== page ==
When a candle burns, oxygen from the air chemically combines with the molecules of candle wax. Chemical energy stored in the wax is converted and released as heat and light energy. In a similar way, cells use oxygen to release the chemical energy stored in sugar molecules. This process is called respiration. Through respiration, cells obtain the energy needed for all life processes. Air-breathing animals aren't the only organisms that need oxygen. Plants, some bacteria, algae, fish, and other organisms need oxygen for respiration.

Figure 2 Water is an important abiotic factor in deserts and rain forests.

Figure 2 Water is an important abiotic factor in deserts and rain forests.

What Factors Support Life Earth


Water is essential to life on Earth. It is a major ingredient of the fluid inside the cells of all organisms. In fact, most organisms are 50 percent to 95 percent water. Respiration, digestion, photosynthesis, and many other important life processes can take place only in the presence of water. As Figure 2 shows, environments that have plenty of water usually support a greater diversity of and a larger number of organisms than environments that have little water.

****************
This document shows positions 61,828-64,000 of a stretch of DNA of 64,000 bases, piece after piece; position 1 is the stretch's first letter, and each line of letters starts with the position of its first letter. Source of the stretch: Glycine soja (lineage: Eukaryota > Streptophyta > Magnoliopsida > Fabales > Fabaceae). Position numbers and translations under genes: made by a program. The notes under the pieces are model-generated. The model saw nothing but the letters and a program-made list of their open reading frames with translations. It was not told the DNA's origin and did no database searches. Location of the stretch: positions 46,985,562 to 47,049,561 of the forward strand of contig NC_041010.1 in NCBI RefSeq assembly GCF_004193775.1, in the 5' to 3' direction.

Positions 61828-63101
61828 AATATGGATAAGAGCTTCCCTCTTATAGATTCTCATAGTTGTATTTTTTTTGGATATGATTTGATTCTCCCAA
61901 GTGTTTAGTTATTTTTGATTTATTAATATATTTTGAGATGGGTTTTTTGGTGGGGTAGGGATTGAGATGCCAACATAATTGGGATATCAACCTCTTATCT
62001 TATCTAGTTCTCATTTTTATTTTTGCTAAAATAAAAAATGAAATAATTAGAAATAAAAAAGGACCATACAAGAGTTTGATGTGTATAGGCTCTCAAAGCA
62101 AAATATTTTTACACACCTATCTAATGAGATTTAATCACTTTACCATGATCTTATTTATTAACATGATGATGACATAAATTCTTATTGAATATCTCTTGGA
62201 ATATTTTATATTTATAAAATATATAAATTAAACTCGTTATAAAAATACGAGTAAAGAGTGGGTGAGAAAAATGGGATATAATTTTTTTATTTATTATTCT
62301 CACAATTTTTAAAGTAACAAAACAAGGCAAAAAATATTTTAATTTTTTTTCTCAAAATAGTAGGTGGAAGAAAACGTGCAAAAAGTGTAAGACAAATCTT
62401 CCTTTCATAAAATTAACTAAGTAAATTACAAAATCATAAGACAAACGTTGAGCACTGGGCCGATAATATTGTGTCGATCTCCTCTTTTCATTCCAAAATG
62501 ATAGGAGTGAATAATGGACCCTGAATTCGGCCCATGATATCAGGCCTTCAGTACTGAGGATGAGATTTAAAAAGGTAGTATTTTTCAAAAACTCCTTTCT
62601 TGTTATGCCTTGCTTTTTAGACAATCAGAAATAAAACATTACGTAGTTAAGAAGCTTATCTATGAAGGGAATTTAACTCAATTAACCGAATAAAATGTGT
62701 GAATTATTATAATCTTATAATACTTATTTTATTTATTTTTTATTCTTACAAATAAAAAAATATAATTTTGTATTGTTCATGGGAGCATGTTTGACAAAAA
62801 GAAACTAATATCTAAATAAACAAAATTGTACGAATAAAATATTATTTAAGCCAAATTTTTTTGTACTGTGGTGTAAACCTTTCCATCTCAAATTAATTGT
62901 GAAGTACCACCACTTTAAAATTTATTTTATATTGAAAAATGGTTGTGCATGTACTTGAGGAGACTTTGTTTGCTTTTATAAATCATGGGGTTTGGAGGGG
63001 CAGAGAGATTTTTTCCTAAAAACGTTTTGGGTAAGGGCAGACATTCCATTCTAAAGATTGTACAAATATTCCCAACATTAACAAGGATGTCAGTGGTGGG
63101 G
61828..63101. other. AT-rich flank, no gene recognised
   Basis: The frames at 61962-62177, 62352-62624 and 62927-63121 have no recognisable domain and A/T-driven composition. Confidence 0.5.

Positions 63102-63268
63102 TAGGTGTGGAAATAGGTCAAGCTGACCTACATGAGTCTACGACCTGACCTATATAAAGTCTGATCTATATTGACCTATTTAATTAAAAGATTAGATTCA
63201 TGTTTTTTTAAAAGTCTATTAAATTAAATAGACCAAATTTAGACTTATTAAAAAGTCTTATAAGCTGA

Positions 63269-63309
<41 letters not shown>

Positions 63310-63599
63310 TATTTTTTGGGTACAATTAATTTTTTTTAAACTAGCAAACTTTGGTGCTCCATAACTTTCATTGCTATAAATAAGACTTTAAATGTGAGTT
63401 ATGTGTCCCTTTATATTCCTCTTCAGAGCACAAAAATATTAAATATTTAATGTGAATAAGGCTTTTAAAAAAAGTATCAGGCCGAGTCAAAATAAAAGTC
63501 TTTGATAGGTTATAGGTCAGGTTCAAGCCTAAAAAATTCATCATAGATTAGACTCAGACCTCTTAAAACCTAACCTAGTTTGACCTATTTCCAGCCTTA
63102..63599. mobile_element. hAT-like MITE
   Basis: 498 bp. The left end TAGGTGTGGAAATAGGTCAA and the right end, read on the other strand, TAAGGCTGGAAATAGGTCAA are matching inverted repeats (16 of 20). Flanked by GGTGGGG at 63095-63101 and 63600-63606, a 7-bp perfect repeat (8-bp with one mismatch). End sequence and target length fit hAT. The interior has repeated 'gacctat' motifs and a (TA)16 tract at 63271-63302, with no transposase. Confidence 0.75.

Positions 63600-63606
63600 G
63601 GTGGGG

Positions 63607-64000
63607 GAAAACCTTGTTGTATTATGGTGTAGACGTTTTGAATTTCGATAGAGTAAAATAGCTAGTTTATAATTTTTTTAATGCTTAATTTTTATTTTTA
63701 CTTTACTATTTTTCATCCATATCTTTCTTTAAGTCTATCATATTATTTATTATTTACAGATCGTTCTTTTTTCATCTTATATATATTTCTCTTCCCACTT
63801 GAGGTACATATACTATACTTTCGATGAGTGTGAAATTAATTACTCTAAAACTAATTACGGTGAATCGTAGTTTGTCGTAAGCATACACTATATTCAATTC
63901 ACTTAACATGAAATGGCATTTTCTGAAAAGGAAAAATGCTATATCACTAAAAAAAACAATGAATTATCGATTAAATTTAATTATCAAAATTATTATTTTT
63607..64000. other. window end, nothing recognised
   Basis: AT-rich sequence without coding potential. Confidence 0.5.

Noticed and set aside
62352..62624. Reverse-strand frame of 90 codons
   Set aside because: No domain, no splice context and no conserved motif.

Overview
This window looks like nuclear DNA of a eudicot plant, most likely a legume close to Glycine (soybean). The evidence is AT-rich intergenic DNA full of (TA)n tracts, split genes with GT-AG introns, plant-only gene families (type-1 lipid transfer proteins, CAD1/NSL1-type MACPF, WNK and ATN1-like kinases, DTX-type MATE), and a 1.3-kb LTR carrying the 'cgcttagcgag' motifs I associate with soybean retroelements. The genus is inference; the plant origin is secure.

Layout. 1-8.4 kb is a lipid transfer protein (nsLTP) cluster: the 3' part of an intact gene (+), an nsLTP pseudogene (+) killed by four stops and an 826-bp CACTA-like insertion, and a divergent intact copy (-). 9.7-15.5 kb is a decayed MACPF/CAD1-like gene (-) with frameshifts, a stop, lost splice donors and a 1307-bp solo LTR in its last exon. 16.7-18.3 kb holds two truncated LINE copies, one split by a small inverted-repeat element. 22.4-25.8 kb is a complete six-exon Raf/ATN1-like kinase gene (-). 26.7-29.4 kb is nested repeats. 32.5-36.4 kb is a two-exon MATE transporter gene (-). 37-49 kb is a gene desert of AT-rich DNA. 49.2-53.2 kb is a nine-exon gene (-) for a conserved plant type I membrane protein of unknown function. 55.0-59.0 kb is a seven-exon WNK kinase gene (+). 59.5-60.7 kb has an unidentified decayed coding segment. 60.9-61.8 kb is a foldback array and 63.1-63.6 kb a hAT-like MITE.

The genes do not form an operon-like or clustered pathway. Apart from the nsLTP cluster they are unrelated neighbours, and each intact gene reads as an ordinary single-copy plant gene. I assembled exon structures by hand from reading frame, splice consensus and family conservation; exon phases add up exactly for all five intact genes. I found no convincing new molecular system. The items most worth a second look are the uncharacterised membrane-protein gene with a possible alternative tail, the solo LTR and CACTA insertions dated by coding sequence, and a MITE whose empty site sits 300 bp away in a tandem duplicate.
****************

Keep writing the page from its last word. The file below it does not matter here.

Life in deserts is limited to species that can survive for long periods without water.

Magical Synchronicities

Thousands of species can live in lush rain forests where rain falls almost every day.

SECTION 1 Abiotic Factors E ♦ 37

(t)Jerry L. Ferrara/Photo Researchers, (b)Art Wolfe/Photo Researchers

Determining Soil Makeup


1. Collect 2 cups of soil. Remove large pieces of debris and break up clods.

2. Put the soil in a quart jar or similar container that has a lid.

3. Fill the container with water and add 1 teaspoon of dishwashing liquid.

4. Put the lid on tightly and shake the container.

5. After 1 min, measure and record the depth of sand that settled on the bottom.

6. After 2 h, measure and record the depth of silt that settles on top of the sand.

7. After 24 h, measure and record the depth of the layer between the silt and the floating organic matter.


1. Clay particles are so small that they can remain suspended in water. Where is the clay in your sample?

2. Is sand, silt, or clay the greatest part of your soil sample?

Vviome f


Soil is a mixture of mineral and rock particles, the remains of dead organisms, water, and air. It is the topmost layer of Earth's crust, and it supports plant growth. Soil is formed, in part, of rock that has been broken down into tiny particles.